“Isn’t it odd how we misunderstand the hidden unity of kindness and cruelty?”
“But wisdom tempers love, doesn’t it? And it puts a new shape on hate. How can you tell what’s ruthless unless you’ve plumbed the depths of both cruelty and kindness?”
Jessica is also firmly against Paul taking the Padishah Emperor’s daughter Irulan as his wife for political gain and power. But then one must ask, what other possible alternative could there be to avoid all out violence and the potential destruction of Arrakis? It’s too late to try any other path, just as Paul now realizes this Jihad is now an unfortunate inevitability that was destined to come as a result of him regaining power. They have won, but they have also lost. Yet Paul has rationalized the Jihad in his mind now by stating, “There are no innocents anymore.” Is Paul becoming too ruthless? Or has his wisdom made him able to see the wickedness in everyone? As he said, wisdom tempers love, and how that is the case for both Paul and Jessica.
And he thought about the Guild–the force that had specialized for so long that it had become a parasite, unable to exist independently of the life upon which it fed.
[…] they’d chosen always the clear, safe course that leads ever downward into stagnation.
Living the life of a parasite is living a life that cannot possibly ever be independent, at least not once one has reached maturity. The Guild is a metaphor for oil corporations, which cannot survive without their main product, oil, and will thus do anything to keep taking and selling it. But this can also extend toward drug-addicts, people who continue to live with their parents well into their late-20s, late-30s, etc. Towards people on welfare. It can apply to many things. Hence why it was mentioned in an earlier session that one shouldn’t become overly dependent on any one thing. It’s bad to stay addicted to the Internet just as it is bad to only rely on your car/truck for transportation, bad to stay reliant on oil, to stay reliant on your parents, to stay reliant on the government, etc. Independence is a very valuable thing.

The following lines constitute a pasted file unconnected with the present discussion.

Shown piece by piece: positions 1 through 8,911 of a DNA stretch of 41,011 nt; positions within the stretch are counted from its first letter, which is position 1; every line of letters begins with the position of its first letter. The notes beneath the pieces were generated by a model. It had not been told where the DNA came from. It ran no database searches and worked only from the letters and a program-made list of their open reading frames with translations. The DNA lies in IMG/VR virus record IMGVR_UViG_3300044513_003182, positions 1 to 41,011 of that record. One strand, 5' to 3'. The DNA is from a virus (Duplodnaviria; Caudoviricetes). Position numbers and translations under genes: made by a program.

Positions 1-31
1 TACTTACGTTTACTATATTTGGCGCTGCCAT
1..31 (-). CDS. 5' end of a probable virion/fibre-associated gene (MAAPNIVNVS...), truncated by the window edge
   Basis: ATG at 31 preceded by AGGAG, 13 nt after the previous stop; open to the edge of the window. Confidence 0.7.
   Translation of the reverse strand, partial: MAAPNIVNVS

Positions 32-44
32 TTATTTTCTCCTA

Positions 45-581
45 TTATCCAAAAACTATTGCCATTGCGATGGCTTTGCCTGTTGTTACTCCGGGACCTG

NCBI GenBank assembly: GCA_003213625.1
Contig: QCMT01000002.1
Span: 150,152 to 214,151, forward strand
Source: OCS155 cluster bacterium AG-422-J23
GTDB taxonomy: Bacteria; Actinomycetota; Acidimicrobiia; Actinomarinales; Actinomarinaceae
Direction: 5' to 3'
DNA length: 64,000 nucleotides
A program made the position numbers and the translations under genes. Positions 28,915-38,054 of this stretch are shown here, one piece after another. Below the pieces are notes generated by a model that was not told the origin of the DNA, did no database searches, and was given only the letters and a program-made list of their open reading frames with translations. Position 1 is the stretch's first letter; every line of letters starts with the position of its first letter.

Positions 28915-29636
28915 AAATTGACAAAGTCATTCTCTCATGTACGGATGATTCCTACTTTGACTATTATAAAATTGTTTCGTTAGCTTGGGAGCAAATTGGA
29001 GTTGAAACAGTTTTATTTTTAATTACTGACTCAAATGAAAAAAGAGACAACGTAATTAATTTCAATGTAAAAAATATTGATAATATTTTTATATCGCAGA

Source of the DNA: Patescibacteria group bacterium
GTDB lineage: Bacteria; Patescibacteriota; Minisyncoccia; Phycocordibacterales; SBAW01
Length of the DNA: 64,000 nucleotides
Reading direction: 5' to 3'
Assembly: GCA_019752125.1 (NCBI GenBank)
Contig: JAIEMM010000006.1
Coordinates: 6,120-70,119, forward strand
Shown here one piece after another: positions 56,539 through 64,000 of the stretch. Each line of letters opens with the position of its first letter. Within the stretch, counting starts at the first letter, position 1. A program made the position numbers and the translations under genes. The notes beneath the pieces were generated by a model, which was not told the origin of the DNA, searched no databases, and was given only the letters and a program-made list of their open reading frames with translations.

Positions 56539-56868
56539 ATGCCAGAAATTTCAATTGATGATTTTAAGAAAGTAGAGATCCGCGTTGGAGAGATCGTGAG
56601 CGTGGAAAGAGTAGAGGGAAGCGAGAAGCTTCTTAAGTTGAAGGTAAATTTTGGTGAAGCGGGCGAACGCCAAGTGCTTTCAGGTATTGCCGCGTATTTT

Anyway, so Count Fenring is someone to watch out for, as apparently he is someone who could’ve become the Kwizatz Haderach. And Feyd has a bastard daughter. And there’s also Alia. All of these individuals, plus Paul, are those the Bene Gesserit wish to influence for their own gain. The plans within plans continue, as do the political games. It never ends, even when a victory and/or loss is had.
And the book ends with a speech from Jessica. She seems bitter about the way things have turned out, in regards to the present. But there is some solace to be had for the future, for those who will remember them. “History will call us wives,” as opposed to their official position as concubine, for while they may be called concubines, they are known to be the ones the husband truly loves.
I have to admit, as the novel went on, I started to dislike Jessica even more. A part of me understands her bitterness, yet another part of me thinks that this is justified karma towards the Bene Gesserit for all their plans to control others via seduction or force or the Voice. Kinda would’ve liked more insight into her reasoning in the last section so that she can become more easily understood and sympathetic there.
Well, this does have me curious about the sequel.
Notes After the Twitch Stream
“Even though it is the men who sit in their positions of power, it is the scheming of women working together that truly shapes the universe.”